Senate tax writers on Capitol Hill continue to discuss bipartisan retirement savings bills as the House gears up for a vote on a related tax measure.
The Senate Finance Committee (SFC) held a May 14 hearing during which lawmakers on both sides of the aisle highlighted the importance of moving forward with retirement savings-related legislative efforts. While a number of related tax proposals have been introduced recently, SFC lawmakers paid particular focus to the bipartisan Retirement Enhancement Savings Bill, more commonly referred to as “RESA.”
“[T]his committee worked on a bipartisan basis to put together the [RESA],” SFC ranking member Ron Wyden, D-Ore., said during opening statements. “Our bill is all about making it easier for employers — particularly small businesses — to offer retirement plans to their employees,” Wyden added. “Giving those small businesses an opportunity to band together and offer a common retirement plan is a simpler and more cost-effective way of helping more people save.”
House Vote Expected on Secure Bill
Notably, the Senate’s RESA bill has many similarities to the House’s Setting Every Community Up for Retirement Enhancement (SECURE) Bill of 2019 (HR 1994). The bipartisan SECURE Bill is expected to reach the House floor for a full chamber vote in the coming days.
“We’re on track to go to the House floor this month,” Kara Getz, chief tax counsel for House Ways and Means Committee Chairman Richard Neal, DMass., has said. Getz, while speaking on May 10 at the American Bar Association (ABA) May Tax Meeting in Washington, D.C., said that the House bill is derived from a true “partnership” between Democrats and Republicans.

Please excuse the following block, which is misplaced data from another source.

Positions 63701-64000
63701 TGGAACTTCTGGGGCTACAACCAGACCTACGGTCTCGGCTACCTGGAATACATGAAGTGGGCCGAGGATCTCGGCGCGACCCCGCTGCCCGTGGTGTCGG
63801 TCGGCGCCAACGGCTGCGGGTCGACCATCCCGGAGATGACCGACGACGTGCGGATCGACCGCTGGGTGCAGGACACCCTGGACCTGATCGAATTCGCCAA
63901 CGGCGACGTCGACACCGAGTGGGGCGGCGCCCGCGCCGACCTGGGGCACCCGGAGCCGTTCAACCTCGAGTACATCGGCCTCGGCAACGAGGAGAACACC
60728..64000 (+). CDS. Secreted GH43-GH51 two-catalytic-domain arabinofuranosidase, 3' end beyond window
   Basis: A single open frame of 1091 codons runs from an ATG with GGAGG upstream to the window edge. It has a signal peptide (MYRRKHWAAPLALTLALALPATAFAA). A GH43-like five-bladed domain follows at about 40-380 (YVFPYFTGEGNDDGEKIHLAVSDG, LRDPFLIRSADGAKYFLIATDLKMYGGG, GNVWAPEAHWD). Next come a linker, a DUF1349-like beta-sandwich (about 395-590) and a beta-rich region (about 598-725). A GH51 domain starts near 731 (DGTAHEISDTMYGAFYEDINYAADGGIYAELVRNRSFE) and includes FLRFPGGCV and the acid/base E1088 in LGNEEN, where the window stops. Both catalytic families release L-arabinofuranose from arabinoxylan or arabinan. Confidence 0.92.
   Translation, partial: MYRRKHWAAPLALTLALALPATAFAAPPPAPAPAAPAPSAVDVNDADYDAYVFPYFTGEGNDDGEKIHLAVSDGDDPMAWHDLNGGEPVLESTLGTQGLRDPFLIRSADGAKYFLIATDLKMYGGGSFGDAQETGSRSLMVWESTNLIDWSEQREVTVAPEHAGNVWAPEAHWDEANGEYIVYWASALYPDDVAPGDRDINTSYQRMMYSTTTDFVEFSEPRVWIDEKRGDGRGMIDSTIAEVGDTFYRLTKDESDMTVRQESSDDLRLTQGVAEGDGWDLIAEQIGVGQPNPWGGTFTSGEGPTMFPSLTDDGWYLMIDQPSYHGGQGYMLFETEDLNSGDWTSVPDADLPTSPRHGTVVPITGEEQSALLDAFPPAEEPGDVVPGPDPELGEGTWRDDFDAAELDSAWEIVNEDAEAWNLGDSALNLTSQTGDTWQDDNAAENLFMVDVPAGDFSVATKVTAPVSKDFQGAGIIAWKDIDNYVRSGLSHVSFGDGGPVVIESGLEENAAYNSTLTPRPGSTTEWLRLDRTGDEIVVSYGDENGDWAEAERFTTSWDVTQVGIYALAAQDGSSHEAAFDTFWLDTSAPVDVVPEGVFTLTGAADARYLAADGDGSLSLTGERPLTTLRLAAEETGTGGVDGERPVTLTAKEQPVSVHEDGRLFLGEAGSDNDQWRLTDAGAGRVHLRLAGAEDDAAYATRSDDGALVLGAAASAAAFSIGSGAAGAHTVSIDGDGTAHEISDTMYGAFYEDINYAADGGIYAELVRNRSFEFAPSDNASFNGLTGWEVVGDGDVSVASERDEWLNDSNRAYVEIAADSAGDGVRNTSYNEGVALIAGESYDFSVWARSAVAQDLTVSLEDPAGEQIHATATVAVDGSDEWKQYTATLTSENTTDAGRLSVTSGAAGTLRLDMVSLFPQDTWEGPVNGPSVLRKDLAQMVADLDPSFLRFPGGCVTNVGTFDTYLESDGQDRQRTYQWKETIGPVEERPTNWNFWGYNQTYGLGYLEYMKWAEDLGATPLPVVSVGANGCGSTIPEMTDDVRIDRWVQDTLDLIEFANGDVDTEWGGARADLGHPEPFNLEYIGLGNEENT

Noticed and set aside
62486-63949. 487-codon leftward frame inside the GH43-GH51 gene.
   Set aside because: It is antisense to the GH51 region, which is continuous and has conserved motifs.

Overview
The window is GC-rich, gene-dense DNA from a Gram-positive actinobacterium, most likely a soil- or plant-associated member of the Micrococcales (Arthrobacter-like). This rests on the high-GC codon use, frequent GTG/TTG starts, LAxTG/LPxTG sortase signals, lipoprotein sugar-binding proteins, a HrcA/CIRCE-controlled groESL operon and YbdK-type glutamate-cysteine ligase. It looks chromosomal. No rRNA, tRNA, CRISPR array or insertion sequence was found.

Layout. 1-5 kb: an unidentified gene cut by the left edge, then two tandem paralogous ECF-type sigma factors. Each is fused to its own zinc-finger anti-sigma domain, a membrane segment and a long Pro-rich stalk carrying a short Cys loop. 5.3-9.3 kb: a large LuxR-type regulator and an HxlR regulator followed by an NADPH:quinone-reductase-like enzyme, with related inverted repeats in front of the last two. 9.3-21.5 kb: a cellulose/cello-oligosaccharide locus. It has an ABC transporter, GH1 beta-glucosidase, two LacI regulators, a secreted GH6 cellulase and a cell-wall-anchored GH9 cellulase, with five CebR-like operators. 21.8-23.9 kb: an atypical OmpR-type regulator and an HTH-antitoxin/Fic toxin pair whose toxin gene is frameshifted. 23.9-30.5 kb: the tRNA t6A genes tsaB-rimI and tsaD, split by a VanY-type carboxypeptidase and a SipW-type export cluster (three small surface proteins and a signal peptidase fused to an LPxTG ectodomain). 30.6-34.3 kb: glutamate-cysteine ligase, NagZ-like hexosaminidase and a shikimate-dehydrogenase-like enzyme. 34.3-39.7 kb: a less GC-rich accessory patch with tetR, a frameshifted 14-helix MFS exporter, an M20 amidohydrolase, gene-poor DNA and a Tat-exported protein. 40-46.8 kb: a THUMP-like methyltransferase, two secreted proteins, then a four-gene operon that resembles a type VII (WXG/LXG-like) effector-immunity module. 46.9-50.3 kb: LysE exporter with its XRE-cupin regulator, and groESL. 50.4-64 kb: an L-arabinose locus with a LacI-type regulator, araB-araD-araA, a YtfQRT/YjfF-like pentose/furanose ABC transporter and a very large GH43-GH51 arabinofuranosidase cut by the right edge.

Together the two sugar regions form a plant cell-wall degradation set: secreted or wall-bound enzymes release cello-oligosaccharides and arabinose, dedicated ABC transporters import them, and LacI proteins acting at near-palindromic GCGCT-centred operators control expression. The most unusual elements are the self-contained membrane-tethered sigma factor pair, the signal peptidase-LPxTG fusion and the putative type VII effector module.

To that end, SFC Chairman Chuck Grassley, R-Iowa, alluded during the May 14 hearing that the Senate and House measures could soon be reconciled and enacted. “I’m hoping that the House will send its version of RESA over to us at some point this month,” Grassley said. “And, I’ll continue to work closely with Senator Wyden and other Committee members to reconcile the differences and get this important bill to the President.”
Additionally, Drew Crouch, senior tax counsel for the SFC minority, while speaking on May 10 at the ABA May Meeting, stated that there is a “high probability” the retirement bill(s) will be enacted this year. Crouch further emphasized this position by adding that that there is a “high chance retirement legislation will make it across the finish line,” in this Congress.
Retirement Savings 2.0
Meanwhile, House and Senate lawmakers are already working toward Retirement Savings “2.0,” Getz stated at the ABA May Meeting. House tax writers are “actively working on 2.0,” Getz said, adding that, “we would really like to markup a second retirement bill.”
Likewise, Grassley alluded to the Retirement Savings 2.0 initiative on May 14, noting in his
opening statement that the SFC hearing “marks the start of our work on the next round of retirement savings reforms.”
To that end, SFC members Rob Portman, R Ohio, and Ben Cardin, D-Md., on March 14 introduced
a 132-page bipartisan retirement savings tax bill. The Retirement Savings & Security Bill would
make several sweeping reforms to retirement savings.